A new survey has identified what clients see as the four worst types of design agency, and Rob Alderson suggests we should listen to what they had to say. As ever you can add your thoughts using the discussion thread below..
The relationship between designers and their clients can be a complex one. Of course clients are the lifeblood of the industry – in that if nobody is paying then there won’t be a load of design work getting done – but the attitude towards them can sometimes border on the exasperated (as proved by projects like this which turn ridiculous feedback into posters).
But when all is said and done, insights into what clients really think are invaluable, and so a recent survey – What Clients Think – should be of interest to anyone working in the design industry. The study – put together by Up To The Light and The Design Business Association – is based on 420 interviews with companies that employ design agencies of one shape or another, and includes a raft of interesting stats. So we learn that nearly three quarters of clients wish their agencies were more proactive, while 61% wish they were more self-critical. Nearly two thirds of clients wouldn’t expect to pay for a creative pitch, while a whopping 89% can’t remember ever having visited their agency’s website.
But perhaps the most interesting part of the survey is hidden away on the penultimate page (and first flagged up by the fine folk over at Design Week). “Clients often have some rather stereotypical views about the types of agencies that should be avoided at all costs,” the report’s authors write. “Clients are quick to notice if their agency begins to show any of these traits so beware.”
The four main stereotypes that turn clients off are listed as:
London Ivory Tower
The agency that never leaves the M25 bubble and is totally out of touch with reality. Trendy designers who inhabit the rarefied world of agency land and don’t understand ‘"real" consumers.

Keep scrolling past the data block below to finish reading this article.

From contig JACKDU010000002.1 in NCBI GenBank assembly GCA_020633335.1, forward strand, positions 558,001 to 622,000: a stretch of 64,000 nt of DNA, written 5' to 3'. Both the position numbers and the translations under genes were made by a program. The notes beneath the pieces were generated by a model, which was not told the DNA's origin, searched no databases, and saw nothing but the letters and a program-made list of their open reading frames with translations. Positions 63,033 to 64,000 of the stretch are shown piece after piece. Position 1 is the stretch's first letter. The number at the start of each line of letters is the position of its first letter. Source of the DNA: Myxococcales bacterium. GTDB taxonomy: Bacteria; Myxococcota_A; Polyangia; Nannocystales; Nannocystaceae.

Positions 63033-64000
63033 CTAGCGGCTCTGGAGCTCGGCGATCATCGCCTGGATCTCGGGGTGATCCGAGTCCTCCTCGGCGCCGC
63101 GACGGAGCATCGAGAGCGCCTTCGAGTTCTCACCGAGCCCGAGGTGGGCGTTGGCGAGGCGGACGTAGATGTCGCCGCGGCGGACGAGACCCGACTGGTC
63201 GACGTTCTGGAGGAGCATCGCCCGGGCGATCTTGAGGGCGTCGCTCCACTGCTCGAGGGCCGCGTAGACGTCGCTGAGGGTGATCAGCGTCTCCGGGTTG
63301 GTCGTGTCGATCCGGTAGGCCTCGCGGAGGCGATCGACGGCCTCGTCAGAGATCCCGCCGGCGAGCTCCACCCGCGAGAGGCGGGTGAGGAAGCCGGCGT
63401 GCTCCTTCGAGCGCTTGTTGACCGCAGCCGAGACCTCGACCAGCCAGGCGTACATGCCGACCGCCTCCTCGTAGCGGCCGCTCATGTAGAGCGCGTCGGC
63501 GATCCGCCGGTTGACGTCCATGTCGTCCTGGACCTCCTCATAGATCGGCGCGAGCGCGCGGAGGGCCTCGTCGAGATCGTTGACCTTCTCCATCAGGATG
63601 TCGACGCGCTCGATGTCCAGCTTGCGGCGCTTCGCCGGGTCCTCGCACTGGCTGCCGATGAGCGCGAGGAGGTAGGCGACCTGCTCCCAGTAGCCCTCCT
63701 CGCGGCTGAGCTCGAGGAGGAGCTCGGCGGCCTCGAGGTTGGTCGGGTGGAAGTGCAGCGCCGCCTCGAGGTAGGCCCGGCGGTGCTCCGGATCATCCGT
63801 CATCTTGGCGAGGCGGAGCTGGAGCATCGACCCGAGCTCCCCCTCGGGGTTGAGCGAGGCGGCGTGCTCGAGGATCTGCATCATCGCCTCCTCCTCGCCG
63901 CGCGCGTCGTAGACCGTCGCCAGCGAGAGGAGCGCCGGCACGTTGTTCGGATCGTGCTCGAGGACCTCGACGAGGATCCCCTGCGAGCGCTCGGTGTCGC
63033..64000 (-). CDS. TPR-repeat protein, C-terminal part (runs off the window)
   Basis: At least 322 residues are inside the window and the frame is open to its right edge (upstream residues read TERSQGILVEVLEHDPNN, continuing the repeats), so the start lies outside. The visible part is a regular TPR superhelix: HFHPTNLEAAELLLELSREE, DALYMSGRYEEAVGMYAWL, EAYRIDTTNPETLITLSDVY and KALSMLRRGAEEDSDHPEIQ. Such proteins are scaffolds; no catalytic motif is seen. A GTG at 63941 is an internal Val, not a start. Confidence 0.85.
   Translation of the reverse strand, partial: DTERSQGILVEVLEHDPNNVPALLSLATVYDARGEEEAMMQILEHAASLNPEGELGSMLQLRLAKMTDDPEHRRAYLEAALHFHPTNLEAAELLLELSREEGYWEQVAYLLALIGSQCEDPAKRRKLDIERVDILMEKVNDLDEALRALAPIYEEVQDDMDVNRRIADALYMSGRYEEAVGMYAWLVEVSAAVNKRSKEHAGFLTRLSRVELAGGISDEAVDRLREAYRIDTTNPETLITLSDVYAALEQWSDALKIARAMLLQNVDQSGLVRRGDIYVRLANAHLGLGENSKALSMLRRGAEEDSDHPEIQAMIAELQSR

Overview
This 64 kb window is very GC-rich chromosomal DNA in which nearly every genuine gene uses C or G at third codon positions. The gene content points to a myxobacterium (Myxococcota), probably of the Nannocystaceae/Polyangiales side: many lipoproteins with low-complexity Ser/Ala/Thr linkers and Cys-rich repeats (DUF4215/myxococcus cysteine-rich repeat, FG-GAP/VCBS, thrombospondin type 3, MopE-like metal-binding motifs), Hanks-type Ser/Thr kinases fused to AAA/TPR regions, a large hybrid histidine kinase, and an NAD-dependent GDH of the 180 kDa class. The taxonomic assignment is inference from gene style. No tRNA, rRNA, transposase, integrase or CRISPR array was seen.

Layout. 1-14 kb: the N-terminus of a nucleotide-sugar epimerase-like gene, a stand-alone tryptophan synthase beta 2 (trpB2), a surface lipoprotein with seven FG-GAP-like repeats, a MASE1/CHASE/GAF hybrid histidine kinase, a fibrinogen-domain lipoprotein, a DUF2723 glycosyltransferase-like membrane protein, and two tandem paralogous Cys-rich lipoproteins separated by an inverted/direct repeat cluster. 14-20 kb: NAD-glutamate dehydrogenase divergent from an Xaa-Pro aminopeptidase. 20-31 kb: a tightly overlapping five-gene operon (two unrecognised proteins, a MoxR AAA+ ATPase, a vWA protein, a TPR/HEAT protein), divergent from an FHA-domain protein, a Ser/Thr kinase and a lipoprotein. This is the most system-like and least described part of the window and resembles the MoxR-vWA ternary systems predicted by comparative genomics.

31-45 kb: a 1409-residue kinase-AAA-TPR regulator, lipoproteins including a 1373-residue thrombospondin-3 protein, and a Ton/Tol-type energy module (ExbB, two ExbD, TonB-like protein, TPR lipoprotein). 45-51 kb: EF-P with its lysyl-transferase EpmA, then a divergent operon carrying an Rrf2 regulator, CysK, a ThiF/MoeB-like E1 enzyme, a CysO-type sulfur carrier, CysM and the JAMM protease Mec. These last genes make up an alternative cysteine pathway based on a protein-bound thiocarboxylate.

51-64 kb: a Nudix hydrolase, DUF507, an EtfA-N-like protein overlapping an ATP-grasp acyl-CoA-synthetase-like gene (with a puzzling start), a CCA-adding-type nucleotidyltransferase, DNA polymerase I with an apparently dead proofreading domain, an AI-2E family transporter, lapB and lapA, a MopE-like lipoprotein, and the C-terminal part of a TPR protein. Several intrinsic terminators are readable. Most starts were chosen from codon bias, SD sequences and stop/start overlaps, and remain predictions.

The agency that is only interested in their own portfolio. “Precious” designers who don’t understand commercial realities.
No Follow Through
The concepts may be great but they let themselves down on making it all happen. They cause the client extra work and aggravation.
The agency that bombards the client with strategy, whether it is necessary or not. However, the creative execution of the strategy disappoints.
Of course stereotypes are, by their very nature, reductive and I am sure designers would be quick to come up with equivalent client types that should be “avoided at all costs.” But to dismiss these criticisms too hastily might be folly. Despite the variegated nature of designer-client relationships, the truth is that he who pays the piper does sometimes call the tune. And maybe design agencies should consider whether they’re in danger of falling into one of these four fatal categories.
About the Author
Rob joined It’s Nice That as Online Editor in July 2011 before becoming Editor-in-Chief and working across all editorial projects including itsnicethat.com, Printed Pages, Here and Nicer Tuesdays. Rob left It’s Nice That in June 2015.